The Co-Prosperity Sphere’s main area, a wide-open space with soaring ceilings, should seem vast, but tonight it feels intimate, filled by a low hum of conversation and the sounds of the three-man band warming up. Suddenly all the lights except those above the band go out, and the bassist’s preparatory strums have turned to music. A woman steps up to the mic and begins to discuss fascination with heartbreak, drawing on the Brontë sisters, Britney Spears, and crying in movies. Welcome to the Broke Heart Variety Show.

This first performance, organizer Tori Telfer’s introduction to the show, sets the stage for the perceptive, clever acts that follow. As Telfer explained afterwards, she wanted the event to feel like an old-fashioned variety show, but more mature and creative. The show, she decided, should make use of brevity and theming in its performances. To that end, the performers, singers, writers, and actors alike, tried to hold themselves to five- or ten-minute pieces about heartbreak, with the in-house band, Kairos, improvising a “live soundtrack” as they heard the pieces for the first time.

Although each performance addressed the theme in some way, they came at it from unexpected angles. Amy Krzyzek’s heart broke over her cat Mr. Quiggles; she began by calling out “Here kitty kitty,” and then discussed her childhood with the dozens of cats that lived on her family’s farm, detailing the lengths she and her sisters went to in order to make their lives more comfortable and explaining how she dealt with the cats’ sometimes gruesome misfortunes. Rather than reading a story, Shanara MouthPeace Sanders fused singing with poetry, holding the audience spellbound with “Reindeer Games” and “Love Wrong.” Danny Resner put a whole new spin on putting words in someone’s mouth by literally putting a small speaker in his mouth. It played a recorded message to an ex. The idea was that Resner had prepared what he would say in their conversation. This setup led to some hilarious moments, such as when the speaker said, “This space has been intentionally left blank for your answer.”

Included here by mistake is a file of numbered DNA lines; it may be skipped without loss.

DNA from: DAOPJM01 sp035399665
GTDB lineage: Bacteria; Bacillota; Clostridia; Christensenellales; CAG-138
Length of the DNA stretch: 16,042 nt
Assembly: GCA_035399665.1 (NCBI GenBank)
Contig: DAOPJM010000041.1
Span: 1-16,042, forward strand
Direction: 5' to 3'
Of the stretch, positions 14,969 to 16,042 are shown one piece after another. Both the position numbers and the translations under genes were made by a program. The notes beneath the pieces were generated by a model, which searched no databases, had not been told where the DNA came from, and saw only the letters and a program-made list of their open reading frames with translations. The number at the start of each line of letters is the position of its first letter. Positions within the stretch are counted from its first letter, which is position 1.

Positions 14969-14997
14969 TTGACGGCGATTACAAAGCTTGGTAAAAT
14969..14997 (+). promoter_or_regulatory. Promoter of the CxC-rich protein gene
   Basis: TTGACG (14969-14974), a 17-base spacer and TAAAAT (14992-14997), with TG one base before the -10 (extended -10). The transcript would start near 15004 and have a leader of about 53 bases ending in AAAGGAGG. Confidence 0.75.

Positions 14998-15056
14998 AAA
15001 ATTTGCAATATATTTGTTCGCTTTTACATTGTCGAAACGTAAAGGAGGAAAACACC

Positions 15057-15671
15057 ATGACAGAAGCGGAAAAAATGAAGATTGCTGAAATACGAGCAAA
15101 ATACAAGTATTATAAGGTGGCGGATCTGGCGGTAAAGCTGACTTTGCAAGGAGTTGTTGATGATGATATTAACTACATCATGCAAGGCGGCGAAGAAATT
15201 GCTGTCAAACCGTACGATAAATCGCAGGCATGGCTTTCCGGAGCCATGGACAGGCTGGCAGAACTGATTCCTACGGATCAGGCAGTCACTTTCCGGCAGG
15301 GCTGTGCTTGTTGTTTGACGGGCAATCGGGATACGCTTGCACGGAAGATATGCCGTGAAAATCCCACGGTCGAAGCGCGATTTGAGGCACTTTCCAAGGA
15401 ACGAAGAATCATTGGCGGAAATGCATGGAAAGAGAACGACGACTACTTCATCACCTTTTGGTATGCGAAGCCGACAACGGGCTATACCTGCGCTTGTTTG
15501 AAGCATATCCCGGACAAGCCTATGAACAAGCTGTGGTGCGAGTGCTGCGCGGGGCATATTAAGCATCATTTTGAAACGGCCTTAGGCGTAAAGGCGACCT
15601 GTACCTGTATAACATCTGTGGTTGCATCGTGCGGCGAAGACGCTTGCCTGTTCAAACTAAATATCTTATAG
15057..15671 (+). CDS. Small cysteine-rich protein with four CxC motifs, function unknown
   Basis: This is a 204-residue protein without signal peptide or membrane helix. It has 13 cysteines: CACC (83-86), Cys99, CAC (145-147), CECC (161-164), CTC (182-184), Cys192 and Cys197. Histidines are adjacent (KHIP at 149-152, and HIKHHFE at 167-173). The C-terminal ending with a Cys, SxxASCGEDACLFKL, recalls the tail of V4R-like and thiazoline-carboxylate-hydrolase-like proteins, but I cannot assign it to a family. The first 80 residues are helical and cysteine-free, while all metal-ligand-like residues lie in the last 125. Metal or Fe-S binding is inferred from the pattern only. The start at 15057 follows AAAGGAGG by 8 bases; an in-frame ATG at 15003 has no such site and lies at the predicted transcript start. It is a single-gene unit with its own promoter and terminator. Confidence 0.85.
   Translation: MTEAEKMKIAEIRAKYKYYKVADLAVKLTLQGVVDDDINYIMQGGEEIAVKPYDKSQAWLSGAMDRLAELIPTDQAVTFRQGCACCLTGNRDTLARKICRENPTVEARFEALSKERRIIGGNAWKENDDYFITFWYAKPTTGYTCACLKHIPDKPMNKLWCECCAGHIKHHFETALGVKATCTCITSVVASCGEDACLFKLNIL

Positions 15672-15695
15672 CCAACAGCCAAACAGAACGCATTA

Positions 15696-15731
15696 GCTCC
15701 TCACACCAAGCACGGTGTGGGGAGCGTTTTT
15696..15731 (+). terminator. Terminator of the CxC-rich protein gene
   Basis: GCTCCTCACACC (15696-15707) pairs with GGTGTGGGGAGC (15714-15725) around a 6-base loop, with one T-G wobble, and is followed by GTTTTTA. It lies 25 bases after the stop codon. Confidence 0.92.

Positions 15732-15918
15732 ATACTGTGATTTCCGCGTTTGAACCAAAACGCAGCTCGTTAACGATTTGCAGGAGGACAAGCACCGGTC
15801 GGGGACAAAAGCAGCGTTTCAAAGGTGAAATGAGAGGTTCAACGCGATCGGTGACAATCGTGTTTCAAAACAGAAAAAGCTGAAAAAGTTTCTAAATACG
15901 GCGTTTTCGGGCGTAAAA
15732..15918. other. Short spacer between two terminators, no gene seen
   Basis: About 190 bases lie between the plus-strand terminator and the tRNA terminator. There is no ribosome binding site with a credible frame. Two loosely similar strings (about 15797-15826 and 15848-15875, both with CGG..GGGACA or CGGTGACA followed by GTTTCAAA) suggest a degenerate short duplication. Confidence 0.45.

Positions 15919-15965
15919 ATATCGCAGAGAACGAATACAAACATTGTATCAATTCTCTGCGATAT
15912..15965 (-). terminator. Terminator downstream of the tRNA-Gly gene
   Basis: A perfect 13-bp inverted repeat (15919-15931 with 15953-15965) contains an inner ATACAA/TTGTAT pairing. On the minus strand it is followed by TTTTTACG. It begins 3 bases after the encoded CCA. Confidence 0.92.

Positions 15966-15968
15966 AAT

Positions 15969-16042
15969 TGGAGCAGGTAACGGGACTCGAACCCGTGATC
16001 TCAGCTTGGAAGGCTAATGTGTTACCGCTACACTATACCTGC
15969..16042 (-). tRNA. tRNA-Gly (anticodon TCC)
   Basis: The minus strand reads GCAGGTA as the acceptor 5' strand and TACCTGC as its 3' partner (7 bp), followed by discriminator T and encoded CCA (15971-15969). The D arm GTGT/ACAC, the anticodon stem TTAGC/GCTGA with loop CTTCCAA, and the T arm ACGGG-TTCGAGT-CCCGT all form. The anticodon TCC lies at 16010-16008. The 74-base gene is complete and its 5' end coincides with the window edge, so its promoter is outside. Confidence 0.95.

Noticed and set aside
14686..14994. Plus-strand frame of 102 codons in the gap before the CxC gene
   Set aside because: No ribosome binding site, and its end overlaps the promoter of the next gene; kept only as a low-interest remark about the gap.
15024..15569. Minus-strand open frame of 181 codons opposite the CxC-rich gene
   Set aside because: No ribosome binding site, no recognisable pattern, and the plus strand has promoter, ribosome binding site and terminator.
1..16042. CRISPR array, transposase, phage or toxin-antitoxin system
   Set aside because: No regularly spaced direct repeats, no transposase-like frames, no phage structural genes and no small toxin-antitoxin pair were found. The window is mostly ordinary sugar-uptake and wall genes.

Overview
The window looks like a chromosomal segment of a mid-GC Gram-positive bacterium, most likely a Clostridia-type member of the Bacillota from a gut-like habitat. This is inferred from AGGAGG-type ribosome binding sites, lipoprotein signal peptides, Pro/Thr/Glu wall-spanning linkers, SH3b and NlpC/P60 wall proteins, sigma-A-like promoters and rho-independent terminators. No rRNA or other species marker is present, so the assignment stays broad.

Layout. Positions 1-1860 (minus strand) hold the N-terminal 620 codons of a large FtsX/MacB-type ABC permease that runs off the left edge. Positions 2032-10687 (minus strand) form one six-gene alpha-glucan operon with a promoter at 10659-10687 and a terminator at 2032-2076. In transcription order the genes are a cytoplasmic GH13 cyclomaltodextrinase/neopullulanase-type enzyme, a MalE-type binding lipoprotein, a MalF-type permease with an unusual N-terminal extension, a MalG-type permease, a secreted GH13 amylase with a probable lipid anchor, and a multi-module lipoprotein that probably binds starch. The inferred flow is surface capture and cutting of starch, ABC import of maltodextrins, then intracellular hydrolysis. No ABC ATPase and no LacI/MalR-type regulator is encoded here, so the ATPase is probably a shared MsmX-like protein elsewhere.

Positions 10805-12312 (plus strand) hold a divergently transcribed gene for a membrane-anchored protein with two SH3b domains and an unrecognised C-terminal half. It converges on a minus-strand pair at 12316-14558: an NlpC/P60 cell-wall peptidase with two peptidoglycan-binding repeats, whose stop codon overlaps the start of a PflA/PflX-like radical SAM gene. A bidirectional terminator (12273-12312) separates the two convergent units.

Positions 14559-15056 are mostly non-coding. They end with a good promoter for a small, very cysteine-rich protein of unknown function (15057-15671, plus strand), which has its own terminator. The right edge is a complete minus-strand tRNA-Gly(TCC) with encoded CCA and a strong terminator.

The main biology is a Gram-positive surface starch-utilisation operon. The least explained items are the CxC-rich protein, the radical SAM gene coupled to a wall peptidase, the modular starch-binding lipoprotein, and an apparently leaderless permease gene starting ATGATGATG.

The overall feeling at the Co-Prosperity Sphere was one of community. The evening was comfortable and relaxed, as if everyone there was coming together to enjoy the work of their friends. The performers melted in and out of the audience as the acts came and went; as these performers were unafraid to blur the lines between performer and spectator, many of them mixed tragedy with humor. Rett Lowell’s piece in particular had this mixture of comedy and sadness: it began with a meditation on her fear of old people and ended after she discussed “friend marriage,” three deaths, and a dog so smart that she peed on the paper towels when everyone was out.

“And now you’re going to leave anyway,” Resner said through his speaker at the end of his piece. But though the show may have ended on Saturday night, Telfer mentioned that she would love to make this a regular event. For us, unlike Resner’s character, maybe there will be another chance.

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